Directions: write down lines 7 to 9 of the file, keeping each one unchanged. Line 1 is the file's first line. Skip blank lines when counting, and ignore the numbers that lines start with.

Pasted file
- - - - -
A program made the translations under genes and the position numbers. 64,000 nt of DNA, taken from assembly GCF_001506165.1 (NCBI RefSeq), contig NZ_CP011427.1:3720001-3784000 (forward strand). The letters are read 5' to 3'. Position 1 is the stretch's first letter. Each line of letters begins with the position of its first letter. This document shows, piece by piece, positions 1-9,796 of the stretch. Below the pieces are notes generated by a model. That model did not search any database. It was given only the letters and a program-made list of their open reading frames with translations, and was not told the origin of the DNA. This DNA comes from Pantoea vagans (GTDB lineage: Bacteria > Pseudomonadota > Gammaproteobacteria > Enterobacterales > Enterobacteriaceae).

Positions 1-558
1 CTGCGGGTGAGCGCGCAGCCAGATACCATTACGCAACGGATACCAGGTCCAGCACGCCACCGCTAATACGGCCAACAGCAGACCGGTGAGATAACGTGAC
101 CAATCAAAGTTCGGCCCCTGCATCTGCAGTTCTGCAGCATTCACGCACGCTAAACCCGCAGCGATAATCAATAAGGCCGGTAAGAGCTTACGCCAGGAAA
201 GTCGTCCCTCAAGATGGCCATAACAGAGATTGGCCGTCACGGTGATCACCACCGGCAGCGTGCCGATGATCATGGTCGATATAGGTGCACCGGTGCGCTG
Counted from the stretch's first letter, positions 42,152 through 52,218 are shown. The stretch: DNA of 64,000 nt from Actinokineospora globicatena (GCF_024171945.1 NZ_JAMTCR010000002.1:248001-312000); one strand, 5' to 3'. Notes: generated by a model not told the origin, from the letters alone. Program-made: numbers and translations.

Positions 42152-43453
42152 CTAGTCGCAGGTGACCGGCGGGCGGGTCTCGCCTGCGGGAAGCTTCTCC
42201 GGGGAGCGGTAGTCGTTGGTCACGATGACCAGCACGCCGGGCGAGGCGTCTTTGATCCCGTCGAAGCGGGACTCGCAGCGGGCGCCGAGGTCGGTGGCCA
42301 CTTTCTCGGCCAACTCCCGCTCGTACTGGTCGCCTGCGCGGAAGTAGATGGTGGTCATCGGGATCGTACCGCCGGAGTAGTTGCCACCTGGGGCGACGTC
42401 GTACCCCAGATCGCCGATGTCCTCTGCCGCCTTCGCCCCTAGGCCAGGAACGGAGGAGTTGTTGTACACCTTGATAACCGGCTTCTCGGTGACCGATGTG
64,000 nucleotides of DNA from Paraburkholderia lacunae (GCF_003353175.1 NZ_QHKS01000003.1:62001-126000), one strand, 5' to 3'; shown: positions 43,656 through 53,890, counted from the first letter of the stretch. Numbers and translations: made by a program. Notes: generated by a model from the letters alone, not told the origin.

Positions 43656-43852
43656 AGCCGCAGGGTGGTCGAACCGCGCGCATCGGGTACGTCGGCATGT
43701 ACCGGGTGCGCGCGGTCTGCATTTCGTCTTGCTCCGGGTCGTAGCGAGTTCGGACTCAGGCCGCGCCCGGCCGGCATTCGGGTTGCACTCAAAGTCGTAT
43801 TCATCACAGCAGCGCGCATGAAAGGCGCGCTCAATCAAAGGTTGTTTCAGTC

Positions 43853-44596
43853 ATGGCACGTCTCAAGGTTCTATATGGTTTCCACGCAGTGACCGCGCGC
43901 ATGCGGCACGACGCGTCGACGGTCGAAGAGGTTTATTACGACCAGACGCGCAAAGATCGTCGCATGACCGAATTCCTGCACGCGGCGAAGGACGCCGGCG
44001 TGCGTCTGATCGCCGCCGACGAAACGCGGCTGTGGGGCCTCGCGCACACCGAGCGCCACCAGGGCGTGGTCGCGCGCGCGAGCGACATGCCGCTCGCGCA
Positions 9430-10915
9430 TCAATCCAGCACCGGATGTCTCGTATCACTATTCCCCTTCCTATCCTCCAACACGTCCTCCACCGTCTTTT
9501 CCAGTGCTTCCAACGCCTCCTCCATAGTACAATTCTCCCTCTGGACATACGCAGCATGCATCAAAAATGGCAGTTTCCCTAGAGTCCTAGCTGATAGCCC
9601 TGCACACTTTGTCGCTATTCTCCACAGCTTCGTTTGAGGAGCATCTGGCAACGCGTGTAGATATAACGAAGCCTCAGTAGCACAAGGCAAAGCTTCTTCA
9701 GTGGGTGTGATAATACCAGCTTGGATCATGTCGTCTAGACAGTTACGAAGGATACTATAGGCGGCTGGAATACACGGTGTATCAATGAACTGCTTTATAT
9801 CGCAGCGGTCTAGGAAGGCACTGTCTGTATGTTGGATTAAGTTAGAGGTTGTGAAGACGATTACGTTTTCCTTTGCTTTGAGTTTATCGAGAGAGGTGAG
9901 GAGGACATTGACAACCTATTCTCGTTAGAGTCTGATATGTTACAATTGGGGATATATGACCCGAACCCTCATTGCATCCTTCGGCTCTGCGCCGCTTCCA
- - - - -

Positions 42152-43453
42152 CTAGTCGCAGGTGACCGGCGGGCGGGTCTCGCCTGCGGGAAGCTTCTCC
42201 GGGGAGCGGTAGTCGTTGGTCACGATGACCAGCACGCCGGGCGAGGCGTCTTTGATCCCGTCGAAGCGGGACTCGCAGCGGGCGCCGAGGTCGGTGGCCA